By in Writing

Phrase Origins: A Picture Is Worth A Thousand A Words

ABSTRACT: A picture can be worth a thousand words, but a picture can never tell you the origins of phrases!


I often hear people say "a picture is worth a thousand words" and it can be very true.

Sometimes, as a person who has writing skill, but not much artistic skill, I can be quite jealous of this fact. However, at other times, I love the fact because from one simple little picture drawn or painted, I can write at least one great story.

The meaning should be obvious. That one picture can tell a story just as well as a thousand words. In fact, in order to be a good author, I've had to learn that it is important in short stories and novels to learn to "paint with your words," and not leave the plot or characters alone, either. However, when writing plays or short scripts, details such as skin color and height should not be put into the script unless they are very important to the story because you want a variety of different people to be able to play the role.

Being that in a script, the role is meant to be acted out and seen, this is where the picture is painted and where I'd have to "paint with words" in a novel or a short story.

This phrase is unique to the United States. Its introduction is attributed to Frederick R. Barnard. However, when he wrote in Printer's Ink in December 1921, "One look is worth a thousand words so said a famous Japanese philosopher, and he was right" is not correct.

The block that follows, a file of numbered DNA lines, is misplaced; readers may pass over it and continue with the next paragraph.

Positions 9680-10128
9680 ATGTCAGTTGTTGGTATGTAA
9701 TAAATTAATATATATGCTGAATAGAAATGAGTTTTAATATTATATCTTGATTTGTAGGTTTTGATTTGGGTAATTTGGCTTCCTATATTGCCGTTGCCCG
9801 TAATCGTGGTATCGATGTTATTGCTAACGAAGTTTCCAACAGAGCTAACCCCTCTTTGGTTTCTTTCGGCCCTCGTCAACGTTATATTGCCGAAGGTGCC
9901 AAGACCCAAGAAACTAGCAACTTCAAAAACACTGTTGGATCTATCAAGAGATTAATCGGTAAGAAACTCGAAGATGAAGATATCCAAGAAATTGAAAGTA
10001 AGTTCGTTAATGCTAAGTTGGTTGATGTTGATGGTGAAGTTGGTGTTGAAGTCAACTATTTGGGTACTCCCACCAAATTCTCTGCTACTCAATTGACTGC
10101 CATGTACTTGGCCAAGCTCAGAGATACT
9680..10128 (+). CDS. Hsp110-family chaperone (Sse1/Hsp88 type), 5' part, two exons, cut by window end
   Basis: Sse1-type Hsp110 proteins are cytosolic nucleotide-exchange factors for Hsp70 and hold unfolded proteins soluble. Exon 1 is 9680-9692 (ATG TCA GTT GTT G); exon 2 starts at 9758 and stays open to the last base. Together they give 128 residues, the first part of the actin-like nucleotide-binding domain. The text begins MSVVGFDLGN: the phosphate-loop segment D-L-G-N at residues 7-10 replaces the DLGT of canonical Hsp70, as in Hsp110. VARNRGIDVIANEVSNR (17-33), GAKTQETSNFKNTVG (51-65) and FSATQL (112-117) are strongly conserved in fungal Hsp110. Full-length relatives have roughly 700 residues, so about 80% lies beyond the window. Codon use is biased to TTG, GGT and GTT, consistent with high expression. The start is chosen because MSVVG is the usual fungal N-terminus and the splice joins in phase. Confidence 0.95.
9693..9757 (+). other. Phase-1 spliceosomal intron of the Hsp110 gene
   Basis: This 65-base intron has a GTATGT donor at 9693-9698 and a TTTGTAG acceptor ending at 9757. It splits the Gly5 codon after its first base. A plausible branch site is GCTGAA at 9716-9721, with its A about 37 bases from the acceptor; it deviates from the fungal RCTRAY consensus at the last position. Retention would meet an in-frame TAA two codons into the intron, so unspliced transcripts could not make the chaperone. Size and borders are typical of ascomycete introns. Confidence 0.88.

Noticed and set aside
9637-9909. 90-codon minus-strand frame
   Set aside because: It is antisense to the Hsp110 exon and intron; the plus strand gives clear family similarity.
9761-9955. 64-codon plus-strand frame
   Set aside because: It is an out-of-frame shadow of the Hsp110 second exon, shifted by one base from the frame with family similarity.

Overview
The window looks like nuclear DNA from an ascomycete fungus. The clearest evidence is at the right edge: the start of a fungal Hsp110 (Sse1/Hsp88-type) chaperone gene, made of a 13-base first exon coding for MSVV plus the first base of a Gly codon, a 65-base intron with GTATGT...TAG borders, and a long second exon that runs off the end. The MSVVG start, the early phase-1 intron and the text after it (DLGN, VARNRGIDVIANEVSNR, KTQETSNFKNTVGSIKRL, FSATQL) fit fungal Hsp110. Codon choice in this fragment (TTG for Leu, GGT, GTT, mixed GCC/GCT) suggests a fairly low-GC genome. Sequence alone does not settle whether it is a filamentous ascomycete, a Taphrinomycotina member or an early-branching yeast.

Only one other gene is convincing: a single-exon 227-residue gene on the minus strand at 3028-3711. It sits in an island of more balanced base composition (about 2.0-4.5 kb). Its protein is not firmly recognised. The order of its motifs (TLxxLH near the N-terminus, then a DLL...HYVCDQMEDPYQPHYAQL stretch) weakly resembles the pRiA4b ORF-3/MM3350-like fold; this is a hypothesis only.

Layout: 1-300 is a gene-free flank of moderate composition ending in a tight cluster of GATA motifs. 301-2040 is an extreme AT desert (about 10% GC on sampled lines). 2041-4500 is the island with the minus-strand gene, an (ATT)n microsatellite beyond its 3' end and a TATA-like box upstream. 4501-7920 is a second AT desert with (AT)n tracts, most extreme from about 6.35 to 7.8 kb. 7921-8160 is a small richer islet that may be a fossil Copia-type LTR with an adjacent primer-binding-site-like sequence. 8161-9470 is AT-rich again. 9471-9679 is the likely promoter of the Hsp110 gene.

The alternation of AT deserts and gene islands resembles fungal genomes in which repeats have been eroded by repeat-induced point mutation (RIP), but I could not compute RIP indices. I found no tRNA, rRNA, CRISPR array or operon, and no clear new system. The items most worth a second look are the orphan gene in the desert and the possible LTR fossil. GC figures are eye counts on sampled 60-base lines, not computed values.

In 1927, Printer's Ink wrote that a Chinese proverb was "a picture is worth ten thousand words." This is not correct either.

Plenty of things had been considered worth ten thousand words before a picture.

These things include a timely deed ( The Works of Mr. James Thomson , 1802), a tear ( The Trust: A Comedy, in Five Acts , 1808), and one fact well understood by observation and well guided development ( The American Journal of Education , 1858).

It seems that the first time it was said that picture can be used to show what many words can say was in 1862 in Iven S. Turgenev's novel, Fathers and Sons .

It says, "The drawing shows me at one glance what might be spread over ten pages in a book."

An early 20th century ad for Doan's Backache Kidney Pills showed a man holding his back and had a caption that read, "Every picture tells a story."

However, neither of these two things led directly to the phrase "a picture is worth a thousand words."

How those two got to be united is unknown. However, the earliest known written form of the phrase is in an instructional talk given by Arthur Brisbane, the editor of the Syracuse Advertising Men's Club in March 1911.

It said, "Use a picture. It's worth a thousand words."

Martin, Gary. " A picture is worth a thousand words ". The Phrase Finder. June 9, 2010>.

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richardarowell wrote on August 17, 2014, 10:00 AM

This is a really cool series concept! Looking forward to more of these phrase histories!

Scorpie wrote on August 17, 2014, 7:38 PM

My picture is probably only 100 words.